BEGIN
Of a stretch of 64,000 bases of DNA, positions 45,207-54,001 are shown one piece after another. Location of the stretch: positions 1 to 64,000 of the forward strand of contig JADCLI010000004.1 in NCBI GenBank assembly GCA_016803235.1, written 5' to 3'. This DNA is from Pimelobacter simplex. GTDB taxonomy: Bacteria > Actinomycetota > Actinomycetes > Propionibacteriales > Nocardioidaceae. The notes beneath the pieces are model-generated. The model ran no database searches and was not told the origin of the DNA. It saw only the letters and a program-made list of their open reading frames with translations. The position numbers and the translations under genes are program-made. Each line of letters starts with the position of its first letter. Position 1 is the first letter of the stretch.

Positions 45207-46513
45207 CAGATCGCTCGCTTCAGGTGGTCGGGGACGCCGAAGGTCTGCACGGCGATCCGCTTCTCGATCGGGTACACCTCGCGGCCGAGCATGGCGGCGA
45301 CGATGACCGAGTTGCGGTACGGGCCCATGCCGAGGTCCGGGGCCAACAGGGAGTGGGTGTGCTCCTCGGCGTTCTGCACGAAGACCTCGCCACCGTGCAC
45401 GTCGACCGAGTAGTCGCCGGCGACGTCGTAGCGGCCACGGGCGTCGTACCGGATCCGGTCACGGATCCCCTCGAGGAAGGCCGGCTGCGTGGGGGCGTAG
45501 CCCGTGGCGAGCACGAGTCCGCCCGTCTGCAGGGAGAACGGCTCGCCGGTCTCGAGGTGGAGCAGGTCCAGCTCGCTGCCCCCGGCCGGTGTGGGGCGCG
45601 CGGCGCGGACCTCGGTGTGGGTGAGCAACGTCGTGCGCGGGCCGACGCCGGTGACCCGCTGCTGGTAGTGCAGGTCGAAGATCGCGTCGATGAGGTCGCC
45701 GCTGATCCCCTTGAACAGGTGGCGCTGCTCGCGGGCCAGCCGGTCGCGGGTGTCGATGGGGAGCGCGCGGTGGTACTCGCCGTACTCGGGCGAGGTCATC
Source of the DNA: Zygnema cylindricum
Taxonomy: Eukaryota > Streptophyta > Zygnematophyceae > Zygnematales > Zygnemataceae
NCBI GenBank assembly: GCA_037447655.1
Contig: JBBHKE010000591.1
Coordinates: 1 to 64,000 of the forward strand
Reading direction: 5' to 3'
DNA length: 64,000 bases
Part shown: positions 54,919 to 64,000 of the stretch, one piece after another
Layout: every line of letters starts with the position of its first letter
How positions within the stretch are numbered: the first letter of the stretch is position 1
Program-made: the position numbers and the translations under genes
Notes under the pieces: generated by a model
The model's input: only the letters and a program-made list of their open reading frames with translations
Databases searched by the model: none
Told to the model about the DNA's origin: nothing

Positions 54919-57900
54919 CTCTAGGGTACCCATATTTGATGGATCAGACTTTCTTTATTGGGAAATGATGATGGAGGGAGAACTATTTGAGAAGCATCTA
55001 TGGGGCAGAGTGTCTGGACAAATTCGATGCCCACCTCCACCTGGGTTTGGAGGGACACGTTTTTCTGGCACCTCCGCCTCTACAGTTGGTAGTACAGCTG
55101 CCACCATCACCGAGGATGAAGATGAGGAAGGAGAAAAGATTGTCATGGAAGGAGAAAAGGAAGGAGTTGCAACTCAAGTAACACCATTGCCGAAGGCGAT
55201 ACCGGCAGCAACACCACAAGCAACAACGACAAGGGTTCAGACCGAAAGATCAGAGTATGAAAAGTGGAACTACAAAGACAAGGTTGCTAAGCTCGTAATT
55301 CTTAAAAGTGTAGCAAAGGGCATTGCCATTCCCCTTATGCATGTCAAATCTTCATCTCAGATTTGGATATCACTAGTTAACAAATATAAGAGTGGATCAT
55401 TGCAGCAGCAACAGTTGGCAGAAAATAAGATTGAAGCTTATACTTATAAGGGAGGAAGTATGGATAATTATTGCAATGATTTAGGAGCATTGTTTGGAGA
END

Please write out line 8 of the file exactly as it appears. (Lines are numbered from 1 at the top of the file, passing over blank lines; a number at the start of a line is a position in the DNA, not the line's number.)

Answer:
45701 GCTGATCCCCTTGAACAGGTGGCGCTGCTCGCGGGCCAGCCGGTCGCGGGTGTCGATGGGGAGCGCGCGGTGGTACTCGCCGTACTCGGGCGAGGTCATC